The EU-Georgia Association Council, a joint body established to supervise the implementation of the EU-Georgia Association Agreement, held its seventh meeting in Brussels on September 6, where the parties took stock of progress made since the last Association Council of 2021. The meeting is also the first since European states recognized Georgia’s European perspective and outlined a set of reforms it must fulfill to receive EU candidate status. It was chaired by High Commissioner Josep Borrell, while Prime Minister Irakli Garibashvili led the Georgian delegation. Commissioner for Neighborhood and Enlargement Olivér Várhelyi also attended the meeting.
The Council acknowledged the historic importance of European states granting Georgia European perspective, as well as the European Council’s readiness to grant EU candidate status once the priorities outlined by the European Commission are addressed.
It welcomed the fact that work started in the Georgian Parliament and encouraged the ruling Georgian Dream party to engage in an inclusive process with the participation of representatives from civil society and parliamentary opposition groups.
In that regard, it called on Georgia’s political forces to unite, work together, and engage to address these recommendations as a matter of priority. The Association Council underscored that Georgia’s European path is merit-based and that the EU is ready to use all instruments to support it.
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It welcomed the adoption of the revised EU-Georgia Association Agenda for 2021-2027 which established a set of priorities for implementing the Association Agreement and Deep and Comprehensive Free Trade Agreement (DCFTA).
The Council recognized that Georgia has carried out a number of challenging reforms but has “important concerns over the lack of substantial progress and negative developments in some key areas in 2021” and encouraged the country to redouble its efforts to further consolidate democracy, reduce political polarization, strengthen the rule of law, the independence, integrity, and accountability of the judiciary as well as fight against corruption.
It also called on Georgia to enhance the respect of human rights and fundamental freedoms, including gender equality as well as persons belonging to minorities. In this regard, the Association Council welcomed the progress made on the preparation of the Human Rights Strategy of Georgia for 2022-2030.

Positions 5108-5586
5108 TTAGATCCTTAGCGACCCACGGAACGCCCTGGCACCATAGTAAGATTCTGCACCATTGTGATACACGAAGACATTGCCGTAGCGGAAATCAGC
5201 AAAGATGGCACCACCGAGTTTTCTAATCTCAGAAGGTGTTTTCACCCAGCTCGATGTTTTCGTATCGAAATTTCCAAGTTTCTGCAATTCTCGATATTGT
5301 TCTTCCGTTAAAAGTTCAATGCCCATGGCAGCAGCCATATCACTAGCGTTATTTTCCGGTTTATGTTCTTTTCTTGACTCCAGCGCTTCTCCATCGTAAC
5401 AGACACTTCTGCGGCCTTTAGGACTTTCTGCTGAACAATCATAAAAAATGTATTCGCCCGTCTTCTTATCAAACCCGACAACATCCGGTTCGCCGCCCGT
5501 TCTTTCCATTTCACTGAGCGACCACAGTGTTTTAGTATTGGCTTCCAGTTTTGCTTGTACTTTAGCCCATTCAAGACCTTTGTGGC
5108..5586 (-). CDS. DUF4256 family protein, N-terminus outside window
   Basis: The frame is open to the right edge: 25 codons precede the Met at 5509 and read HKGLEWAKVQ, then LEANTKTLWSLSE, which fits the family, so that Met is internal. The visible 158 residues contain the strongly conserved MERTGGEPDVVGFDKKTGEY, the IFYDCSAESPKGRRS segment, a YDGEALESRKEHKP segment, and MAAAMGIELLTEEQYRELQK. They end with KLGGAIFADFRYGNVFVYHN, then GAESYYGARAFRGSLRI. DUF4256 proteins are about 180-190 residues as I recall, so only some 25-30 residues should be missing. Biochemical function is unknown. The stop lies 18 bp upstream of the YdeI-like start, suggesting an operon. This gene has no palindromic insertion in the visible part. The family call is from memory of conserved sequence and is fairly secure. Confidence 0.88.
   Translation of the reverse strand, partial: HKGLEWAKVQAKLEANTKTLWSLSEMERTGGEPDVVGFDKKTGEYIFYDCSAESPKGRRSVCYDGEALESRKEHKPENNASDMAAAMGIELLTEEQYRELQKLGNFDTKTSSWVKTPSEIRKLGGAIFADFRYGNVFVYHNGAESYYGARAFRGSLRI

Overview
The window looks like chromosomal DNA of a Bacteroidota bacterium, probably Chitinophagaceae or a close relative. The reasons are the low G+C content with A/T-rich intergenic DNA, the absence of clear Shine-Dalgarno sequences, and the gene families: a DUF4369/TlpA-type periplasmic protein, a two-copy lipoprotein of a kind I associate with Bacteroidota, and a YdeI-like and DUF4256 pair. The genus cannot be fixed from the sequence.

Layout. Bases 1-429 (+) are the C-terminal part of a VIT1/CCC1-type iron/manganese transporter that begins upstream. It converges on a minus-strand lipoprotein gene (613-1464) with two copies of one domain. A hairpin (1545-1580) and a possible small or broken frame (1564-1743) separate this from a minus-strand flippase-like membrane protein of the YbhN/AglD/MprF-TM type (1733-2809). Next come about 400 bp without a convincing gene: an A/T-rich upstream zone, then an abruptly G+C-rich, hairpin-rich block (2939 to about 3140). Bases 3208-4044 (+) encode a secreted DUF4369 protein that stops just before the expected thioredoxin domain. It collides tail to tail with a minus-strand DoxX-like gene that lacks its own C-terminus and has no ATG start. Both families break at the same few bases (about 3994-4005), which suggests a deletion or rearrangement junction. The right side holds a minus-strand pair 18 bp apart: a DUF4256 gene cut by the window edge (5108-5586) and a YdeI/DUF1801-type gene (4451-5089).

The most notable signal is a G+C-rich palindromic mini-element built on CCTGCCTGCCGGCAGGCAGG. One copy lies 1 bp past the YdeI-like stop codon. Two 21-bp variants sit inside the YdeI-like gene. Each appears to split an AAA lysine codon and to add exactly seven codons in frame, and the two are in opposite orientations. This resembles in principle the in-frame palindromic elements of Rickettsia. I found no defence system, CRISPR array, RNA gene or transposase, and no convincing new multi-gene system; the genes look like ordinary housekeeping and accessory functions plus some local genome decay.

The Association Council recalled that upholding the highest standards of judicial independence, the right to a fair trial, and the rule of law are essential commitments of Georgia under the EU-Georgia Association Agreement.
It urged the country to effectively ensure the independence, integrity, and accountability of judicial and prosecutorial bodies, and adopt an ambitious judicial reforms strategy in line with European standards and the Venice Commission’s recommendations.
It also highlighted the need to ensure an effective and efficient investigation into the July 5-6 2021 homophobic pogroms and bring those responsible to justice. More than 50 journalists were injured on July 5 by far-right mobs while trying to cover Tbilisi Pride.
The Association Council reiterated its firm support for the sovereignty and territorial integrity of Georgia within its internationally recognized borders, as well as its commitment to peaceful conflict resolution in Georgia through the instruments at its disposal.
The Council stressed the “critical importance” of the Geneva International Discussions (GID) and the Incident Prevention and Response Mechanisms (IPRM).
It “deplored the continued implementation” of so-called treaties on integration signed between the Russian Federation and the occupied regions of Abkhazia and Tskhinvali region/South Ossetia, as well as other illegal activities by Russia which violate Georgia’s sovereignty and territorial integrity, including the military build-up and installation of barbed wire fences along the administrative boundary line.
The Association Council also expressed concern for the ethnic discrimination of Georgians, restriction on freedom of movement, including for health care and other social services, arbitrary detentions, violation of property rights, and education in the mother tongue, as well as “impunity in the cases of separation of life of Georgian citizens.”
The Association Council recalled the European Court of Human Rights Judgement in the case concerning the Russo-Georgian 2008 War which ruled that after 12 August 2008, the Russian Federation, exercising effective control over the occupied regions, violated several provisions of the European Convention of Human Rights.
The Association Council also condemned “in the strongest possible terms the unprovoked and unjustified Russian war of aggression against Ukraine…” In that context, Georgia recalled its commitment to continue working to prevent sanctions circumvention and working closely with the EU on strengthening its overall resilience.